“No one is honest in this government,” intones Sabri addressing protesters at a Karbala roundabout now named “Freedom Square”.
“Corrupt! Corrupt!” the crowd roars its response in unison.
Iraqis have been demonstrating in the thousands since anti-government protests erupted October 1 in the capital, Baghdad, and quickly spread to other parts of the country.
The mostly peaceful demonstrations have sometimes been met with police firing live ammunition, rubber bullets and tear-gas canisters, killing more than 300 people.
In Karbala – one of Shiism’s holiest cities, where a 7th-century battle resulted in Islam’s biggest schism between Sunnis and Shiites – the unthinkable has happened.
“The government doesn’t even rule any more. They’re Iran’s puppets. If Iran loosens its grip, then things can change,” explained a protester.
Open critiques among Iraqi Shiites of Iran’s interference in Iraq has been an unexpected development in the protest movement.
Earlier this month, protesters attacked the Iranian consulate in Karbala, amid reports of security forces and unknown gunmen opening fire.
But the threats have not stopped Sabri, a father of three who has stopped working to protest on “Freedom Square” every day.
Sitting in his modest living room next to his wife and young daughter, Sabri says he’s protesting for his children and for Iraq’s next generation
“I get threats, a lot of threats, against myself or my family. Once I was on stage and a man brandished a sharp object at me, but I will not stop. Today, when my daughter goes to school she has no bench to sit on, when I go to the hospital, there are medicine shortages… that’s all because of the government. If I don’t rise up and revolt, I will have failed my daughter’s generation,” he explains.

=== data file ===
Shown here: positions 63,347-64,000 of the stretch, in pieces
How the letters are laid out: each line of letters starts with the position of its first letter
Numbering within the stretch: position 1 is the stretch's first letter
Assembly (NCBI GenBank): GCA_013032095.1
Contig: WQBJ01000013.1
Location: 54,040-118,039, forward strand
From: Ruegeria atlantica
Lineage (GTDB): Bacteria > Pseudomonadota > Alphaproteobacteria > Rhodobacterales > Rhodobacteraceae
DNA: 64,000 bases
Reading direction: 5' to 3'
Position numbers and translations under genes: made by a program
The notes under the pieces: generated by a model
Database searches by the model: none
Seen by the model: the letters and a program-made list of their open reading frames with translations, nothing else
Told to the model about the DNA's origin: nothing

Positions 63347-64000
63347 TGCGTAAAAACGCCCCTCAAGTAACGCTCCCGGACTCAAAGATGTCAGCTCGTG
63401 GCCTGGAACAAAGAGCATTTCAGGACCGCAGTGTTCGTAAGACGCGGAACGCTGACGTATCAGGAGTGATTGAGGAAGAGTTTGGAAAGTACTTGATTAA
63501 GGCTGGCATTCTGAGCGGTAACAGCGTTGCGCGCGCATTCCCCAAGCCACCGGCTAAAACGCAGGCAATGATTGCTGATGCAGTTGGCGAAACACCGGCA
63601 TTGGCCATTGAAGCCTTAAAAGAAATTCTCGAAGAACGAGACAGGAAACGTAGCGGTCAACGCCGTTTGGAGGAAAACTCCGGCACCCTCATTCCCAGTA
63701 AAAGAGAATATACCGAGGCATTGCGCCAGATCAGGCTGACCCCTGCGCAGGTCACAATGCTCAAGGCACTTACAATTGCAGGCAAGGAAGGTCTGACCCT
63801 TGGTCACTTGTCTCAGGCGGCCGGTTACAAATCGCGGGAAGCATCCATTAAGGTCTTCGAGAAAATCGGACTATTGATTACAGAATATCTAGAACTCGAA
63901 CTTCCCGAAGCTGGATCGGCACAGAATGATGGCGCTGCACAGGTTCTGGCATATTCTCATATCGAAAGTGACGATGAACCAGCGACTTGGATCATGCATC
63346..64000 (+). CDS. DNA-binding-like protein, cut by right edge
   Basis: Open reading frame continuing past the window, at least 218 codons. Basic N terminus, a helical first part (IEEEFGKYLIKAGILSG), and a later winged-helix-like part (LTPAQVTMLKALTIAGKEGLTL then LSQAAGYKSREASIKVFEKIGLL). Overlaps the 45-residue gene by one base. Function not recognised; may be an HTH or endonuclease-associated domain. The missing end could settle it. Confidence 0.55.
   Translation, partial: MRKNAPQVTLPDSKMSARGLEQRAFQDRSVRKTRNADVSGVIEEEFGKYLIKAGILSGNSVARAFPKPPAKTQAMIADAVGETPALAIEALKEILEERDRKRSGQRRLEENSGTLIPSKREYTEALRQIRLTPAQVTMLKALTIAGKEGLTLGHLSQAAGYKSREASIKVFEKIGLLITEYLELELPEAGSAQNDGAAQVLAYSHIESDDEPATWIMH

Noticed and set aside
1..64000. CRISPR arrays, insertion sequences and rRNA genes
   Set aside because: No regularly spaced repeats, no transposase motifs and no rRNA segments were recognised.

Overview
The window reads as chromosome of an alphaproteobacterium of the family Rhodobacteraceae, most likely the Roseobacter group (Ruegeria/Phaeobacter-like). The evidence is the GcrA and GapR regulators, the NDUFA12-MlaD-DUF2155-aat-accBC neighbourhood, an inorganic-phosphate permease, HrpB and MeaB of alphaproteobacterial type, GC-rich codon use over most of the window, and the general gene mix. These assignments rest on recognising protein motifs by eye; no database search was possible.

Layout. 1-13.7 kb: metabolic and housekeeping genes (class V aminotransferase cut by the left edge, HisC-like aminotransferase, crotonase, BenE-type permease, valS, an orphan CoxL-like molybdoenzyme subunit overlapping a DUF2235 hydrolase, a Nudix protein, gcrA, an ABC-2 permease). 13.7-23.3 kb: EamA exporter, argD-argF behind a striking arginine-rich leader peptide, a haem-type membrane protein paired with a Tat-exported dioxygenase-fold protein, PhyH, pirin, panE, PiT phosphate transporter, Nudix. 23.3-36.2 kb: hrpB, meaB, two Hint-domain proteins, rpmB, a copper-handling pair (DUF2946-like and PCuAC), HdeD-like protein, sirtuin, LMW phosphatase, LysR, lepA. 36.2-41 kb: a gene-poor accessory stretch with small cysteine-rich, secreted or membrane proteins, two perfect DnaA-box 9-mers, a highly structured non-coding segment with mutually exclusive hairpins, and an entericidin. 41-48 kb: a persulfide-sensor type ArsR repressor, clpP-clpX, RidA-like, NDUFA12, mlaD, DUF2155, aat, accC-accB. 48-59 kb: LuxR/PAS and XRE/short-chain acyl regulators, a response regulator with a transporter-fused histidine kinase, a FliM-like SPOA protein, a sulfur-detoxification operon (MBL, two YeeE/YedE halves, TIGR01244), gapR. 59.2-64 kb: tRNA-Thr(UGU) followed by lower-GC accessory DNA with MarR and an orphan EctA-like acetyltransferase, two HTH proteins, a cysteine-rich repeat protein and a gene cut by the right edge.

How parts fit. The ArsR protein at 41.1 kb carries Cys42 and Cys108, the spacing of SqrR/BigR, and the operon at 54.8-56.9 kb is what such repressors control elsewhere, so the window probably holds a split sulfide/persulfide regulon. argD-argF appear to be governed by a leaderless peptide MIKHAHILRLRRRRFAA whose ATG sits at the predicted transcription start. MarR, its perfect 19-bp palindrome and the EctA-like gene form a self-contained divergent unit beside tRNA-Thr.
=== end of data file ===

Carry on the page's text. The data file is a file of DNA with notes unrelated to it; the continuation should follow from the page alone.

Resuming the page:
Over the past few weeks, Iran has been finding itself in the crosshairs of Arab protesters from Baghdad to Beirut.
But Karbala, a city that boasts pilgrimage facilities from hotels to toilets funded by Iran, is particularly beholden to Iraq’s powerful neighbor across the eastern border.
Pro-Iranian political and community leaders are at pains to note that it was Iran that saved the country, particularly Shiites, when the hardline Sunni Islamic State (IS) group swept through northern Iraq.
“We have been through difficult times, no one was willing to help us apart from Iran. They gave us military assistance, they armed us, trained us and advised us. Our Arab brothers let us down, just like those nations who say they are our friends,” explains Sheikh Ali al-Khazai, an Islamic scholar.
While anti-Iran sentiments are on display at public protests, Iraq still has influential figures beholden to Iran. It could mark the battleground for the Iraqi protest movement in the days and months to come.
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